That changed yesterday, when Apple gave reporters from San Francisco news outlet KQED an up-close-and-personal glimpse at its flying saucer-shaped headquarters, which will eventually house up to 15,000 employees.
Along with photos showing the development, the reporters also heard a few environmentally friendly factoids about the campus — such as the fact that it will use recycled water to flush toilets, solar arrays to meet the majority of energy needs, and that the older buildings Apple inherited when it bought the land were broken down and recycled for new building materials.
Last week, I published an opinion piece proposing that Apple open a corporate museum. It was also published on Forbes.com. The story started trending by Sunday evening. Then somewhat amusingly, it got buried first thing Monday morning by the wall-to-wall coverage of Ashton Kutcher, who’s to play Steve Jobs in an upcoming indie film. To be honest, I really wasn’t all that amused.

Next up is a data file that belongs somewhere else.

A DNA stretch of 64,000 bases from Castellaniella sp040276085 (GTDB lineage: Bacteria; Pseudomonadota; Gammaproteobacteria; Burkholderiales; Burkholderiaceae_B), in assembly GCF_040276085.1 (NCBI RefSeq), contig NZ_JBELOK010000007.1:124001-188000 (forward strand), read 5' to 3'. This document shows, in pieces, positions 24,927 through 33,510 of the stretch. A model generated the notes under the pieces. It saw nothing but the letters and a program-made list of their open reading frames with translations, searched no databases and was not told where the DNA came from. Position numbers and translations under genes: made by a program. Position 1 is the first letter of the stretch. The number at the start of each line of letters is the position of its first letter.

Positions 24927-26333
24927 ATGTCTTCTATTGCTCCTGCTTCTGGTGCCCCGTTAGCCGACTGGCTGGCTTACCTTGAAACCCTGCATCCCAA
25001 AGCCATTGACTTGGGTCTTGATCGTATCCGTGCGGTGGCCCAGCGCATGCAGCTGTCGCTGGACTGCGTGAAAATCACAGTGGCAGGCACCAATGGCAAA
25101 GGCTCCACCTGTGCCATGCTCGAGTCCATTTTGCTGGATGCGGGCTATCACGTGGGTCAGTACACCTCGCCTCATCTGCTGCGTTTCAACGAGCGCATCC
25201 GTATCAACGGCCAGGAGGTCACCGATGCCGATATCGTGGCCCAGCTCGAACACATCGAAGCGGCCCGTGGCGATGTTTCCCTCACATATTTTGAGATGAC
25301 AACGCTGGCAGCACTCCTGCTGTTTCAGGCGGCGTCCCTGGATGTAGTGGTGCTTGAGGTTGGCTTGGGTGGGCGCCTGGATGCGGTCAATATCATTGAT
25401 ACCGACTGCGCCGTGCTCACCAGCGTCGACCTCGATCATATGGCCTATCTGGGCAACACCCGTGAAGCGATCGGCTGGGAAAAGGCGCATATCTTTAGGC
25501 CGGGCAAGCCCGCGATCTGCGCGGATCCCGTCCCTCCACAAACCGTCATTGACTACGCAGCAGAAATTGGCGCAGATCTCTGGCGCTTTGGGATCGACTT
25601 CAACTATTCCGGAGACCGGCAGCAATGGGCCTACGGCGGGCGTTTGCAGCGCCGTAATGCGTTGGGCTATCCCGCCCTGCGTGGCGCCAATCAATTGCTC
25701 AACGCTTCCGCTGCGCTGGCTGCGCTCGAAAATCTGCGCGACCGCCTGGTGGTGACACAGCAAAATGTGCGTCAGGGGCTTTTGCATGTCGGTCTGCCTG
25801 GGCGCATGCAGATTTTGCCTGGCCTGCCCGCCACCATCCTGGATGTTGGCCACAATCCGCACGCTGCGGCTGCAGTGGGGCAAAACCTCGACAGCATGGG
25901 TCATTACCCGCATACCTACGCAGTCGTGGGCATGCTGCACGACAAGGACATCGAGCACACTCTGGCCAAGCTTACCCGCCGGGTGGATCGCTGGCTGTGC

I live on the east coast, but I have been to Silicon Valley twice; visiting Apple’s mothership was a must-do for me.
Perhaps you feel the same way. It’s exciting for us fans, though all you can really do is park, take pictures out in front of the main 1 Infinite Loop building, and the Apple sign near the street, then visit The Company Store. It’s a special treat as they don’t sell Apple devices, they sell logoed items not found anywhere else. I don’t know if I would go so far as to call my visit a pilgrimage, but it was a top priority for me, if I was going to be anywhere near Silicon Valley.